For the longest time, the multilayered field of design has been governed by rigidity and the bureaucratic trope of ‘form follows function.’ Designing a functional object such as a chair, a bench or even a side table is only deemed worthy if its comfort level affirms the amount of money spent on purchasing it. Further, the simplicity of the creation was attested according to the materials used and the modernity of design. While considering functionality as a superior trait is of substance, embodying art and aesthetics in—furniture design, interior design, and architecture is also of importance.
Multiple design events and fairs such as—the Milan Design Week, Maion&Objet, Contemporary Istanbul, 3daysofdesign, and the Collectible Design Fair, are gaining popularity as global platforms to display creative works, with many young designers emerging as pioneers of sculptural furniture designing. Creative trendsetting artists and product designers such as— Chris Schanck, Rogan Gregory, Casey McCafferty, Katie Stout, Kiki Goti and Stanislaw Trzebinski among others, are challenging the norms of furniture design, giving ordinary objects an upgrade with sculptural shapes and vivid shades, while adhering to their functional idiosyncrasies.
One such sculptor and product designer is Brooklyn-based Nicholas Devlin. Holding a degree in architecture and a flourishing career in product design, Devlin often breaks creative barriers with his intricately detailed, colourful, highly structural, form-defying objects that seem to have emerged straight out of a fable. His work explores abstract forms that blur the boundaries between architecture, design, and art while acknowledging the complexities of everyday life. The designer takes pride in contravening innovational norms to sculpt stories for furniture pieces.
STIR shifts the spotlight on some of Devlin’s sculptural accomplishments and their accompanying narratives including a chair shaped like a fairy tale castle, a gunky green slime mirror, an armchair in distorted plastic bag upholstery, a side table with two heads and a lamp that looks like a fictitious Demogorgon.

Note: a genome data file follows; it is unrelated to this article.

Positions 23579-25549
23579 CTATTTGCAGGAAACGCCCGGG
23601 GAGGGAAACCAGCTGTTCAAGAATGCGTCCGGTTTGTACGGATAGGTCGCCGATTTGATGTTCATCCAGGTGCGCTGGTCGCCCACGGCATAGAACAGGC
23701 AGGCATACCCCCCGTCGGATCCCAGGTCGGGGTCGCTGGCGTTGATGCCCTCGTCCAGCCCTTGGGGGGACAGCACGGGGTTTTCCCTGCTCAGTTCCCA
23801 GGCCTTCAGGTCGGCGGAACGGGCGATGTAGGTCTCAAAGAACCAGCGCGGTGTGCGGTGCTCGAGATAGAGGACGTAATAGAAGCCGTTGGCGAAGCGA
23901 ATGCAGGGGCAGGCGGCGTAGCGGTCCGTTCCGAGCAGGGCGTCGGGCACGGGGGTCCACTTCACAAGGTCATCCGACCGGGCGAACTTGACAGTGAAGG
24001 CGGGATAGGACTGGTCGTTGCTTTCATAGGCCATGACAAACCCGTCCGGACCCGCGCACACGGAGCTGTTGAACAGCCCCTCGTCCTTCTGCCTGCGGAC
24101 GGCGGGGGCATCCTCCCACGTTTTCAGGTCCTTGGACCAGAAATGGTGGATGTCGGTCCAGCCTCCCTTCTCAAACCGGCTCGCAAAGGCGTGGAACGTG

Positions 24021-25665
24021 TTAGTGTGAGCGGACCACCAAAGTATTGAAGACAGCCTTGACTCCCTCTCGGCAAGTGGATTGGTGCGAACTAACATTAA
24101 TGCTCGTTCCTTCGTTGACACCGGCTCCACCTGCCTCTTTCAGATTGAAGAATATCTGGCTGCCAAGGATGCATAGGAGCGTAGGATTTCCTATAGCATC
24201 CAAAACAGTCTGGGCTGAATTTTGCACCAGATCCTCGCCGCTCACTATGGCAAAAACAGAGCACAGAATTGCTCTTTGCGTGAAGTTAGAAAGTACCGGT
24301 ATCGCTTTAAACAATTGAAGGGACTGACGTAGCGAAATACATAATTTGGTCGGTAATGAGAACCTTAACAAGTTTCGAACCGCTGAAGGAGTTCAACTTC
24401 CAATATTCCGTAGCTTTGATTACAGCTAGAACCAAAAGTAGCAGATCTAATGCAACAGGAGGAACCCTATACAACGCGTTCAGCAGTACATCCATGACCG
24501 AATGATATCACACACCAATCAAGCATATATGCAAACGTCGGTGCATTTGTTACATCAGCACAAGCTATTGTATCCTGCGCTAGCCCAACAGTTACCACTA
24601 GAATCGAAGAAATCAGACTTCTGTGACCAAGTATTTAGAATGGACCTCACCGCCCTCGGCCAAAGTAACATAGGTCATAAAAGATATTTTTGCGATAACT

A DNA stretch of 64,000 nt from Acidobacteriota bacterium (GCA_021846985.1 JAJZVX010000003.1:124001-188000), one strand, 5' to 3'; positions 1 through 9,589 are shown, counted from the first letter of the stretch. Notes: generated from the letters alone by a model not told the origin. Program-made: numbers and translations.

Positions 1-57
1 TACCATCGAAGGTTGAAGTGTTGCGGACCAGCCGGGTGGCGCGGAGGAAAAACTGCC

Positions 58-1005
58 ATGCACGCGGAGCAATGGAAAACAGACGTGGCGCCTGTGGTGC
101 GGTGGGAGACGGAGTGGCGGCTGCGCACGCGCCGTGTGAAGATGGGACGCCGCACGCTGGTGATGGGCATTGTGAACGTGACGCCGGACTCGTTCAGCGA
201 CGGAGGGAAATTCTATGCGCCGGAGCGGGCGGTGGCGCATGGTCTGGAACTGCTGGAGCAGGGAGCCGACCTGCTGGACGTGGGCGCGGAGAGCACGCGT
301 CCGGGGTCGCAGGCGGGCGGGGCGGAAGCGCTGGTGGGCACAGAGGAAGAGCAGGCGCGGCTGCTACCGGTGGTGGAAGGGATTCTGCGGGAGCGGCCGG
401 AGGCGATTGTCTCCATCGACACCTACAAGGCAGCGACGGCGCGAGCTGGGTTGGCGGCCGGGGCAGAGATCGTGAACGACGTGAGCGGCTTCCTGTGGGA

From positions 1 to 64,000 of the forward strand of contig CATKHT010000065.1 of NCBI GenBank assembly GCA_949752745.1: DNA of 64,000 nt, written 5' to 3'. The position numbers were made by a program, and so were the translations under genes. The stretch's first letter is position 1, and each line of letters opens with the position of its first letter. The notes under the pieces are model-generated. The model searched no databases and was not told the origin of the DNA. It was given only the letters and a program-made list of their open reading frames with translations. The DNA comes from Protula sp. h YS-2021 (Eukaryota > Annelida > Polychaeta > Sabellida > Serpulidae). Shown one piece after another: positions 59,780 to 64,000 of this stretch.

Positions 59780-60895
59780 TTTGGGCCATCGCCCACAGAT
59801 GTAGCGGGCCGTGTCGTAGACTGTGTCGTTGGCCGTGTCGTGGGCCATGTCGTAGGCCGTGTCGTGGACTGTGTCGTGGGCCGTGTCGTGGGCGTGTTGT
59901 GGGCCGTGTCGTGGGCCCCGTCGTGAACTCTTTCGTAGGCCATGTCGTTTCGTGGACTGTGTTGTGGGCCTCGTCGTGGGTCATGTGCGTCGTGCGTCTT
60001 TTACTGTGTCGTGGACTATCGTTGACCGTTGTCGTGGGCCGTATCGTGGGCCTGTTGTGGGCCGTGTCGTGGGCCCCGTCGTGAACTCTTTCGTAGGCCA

The hometown chair
“Very recently in a neighbourhood near you... there was once a chair on which you could hardly sit. It had not to care what you wanted, desired, or expected of it. It was not concerned with comfort or function, it did not care about the cliche of technology and art or their junction. It was meant to tell a story that was sort of funny and free. It wanted to play with your mind and help you dream of what could be! Why couldn't a chair transport you here or there? Who is to say if it doesn't go with a room, or make sense in a space? What does it matter if it can take you to another time or place?”
The Hometown chair by Nicholas Devlin is designed as a castle from a fictitious faraway land mounted on the monstrous Sea Drake’s webbed feet. The uncanny outlook of the blue and yellow coloured chair is a head-turner with its miniature watch towers, conical roofs, cascading staircases, connecting bridges, arches, and tiny huts. It appears as though Devlin has presented an entire town in a multilevel setting, incorporating diverse historic architectural elements in a sculptural chair design. The result is an object which may or may not offer the best comfort, but will surely highlight the artistic side of a modern interior setting.
‘A house is not a home’ chair
“A house is not a home and neither is this chair.
I guess I'll keep on looking, it must be here somewhere!”
Contrasting the heavily ornamented Hometown chair, Devlin’s ‘A house is not a home’ chair is rather simplistic and unadorned. The lavender-coloured chair evokes a sense of domestic comfort and drives the idea of homecoming. The form remains uncomplicated but envisions a platform leading up to the entrance of a gable-roofed hut, designed as the chair’s backrest. The American designer tries to entail a sense of rootedness and belonging that people often search for, as they move from one place to another, offering an object that is a reminder of a cosy home. “The image of home in a chair might act as a salve for homesickness or provide us with some lighthearted insight about our yearning for a home,” says Devlin.
The poorly upholstered throne
Devlin also tries to capture the essence and feeling of authority, dominion, ownership and control with his armchair titled the poorly upholstered throne as a sardonic symbolisation of a royal throne. Focusing on the idea of leadership that a throne embodies, Devlin crafted the armchair to look exceptionally detailed but with a formidable form, channelling attention onto the shape of the throne. The bulky black armchair with a five-fingered crown is a whimsical disposition of the notion that every individual’s house is their castle, one that they continue to rule over.
‘I see you’ table lamp
The experimental table lamp takes the shape of an alien artefact with a spherical bulb appearing from the centre. Devlin created the lamp in a pink tone with peach undertones and a sinuously curved shape, reimagining a squirming extraterrestrial object. “I wanted to develop more detailed forms and combine a romantic sort of alien fairy tale. What might a historic artefact look like from another planet?” shares Devlin. Additionally, Devlin also designed a different version of the alien-like table lamp that is relatively smaller in size and holds a different shape.
Two-headed side table lamp
With the sculptural two-headed lamp, Devlin tried to anthropomorphize the historic vibe of New York, United States and its green globular subway lamps. As a resident of Brooklyn, Devlin aimed at incentivizing the infrastructural non-colour which can be seen on scaffoldings, trash cans, and even subway lamps. The side table shape shifts as a sculptural lamp and is the perfect artistic touch for a contemporary interior.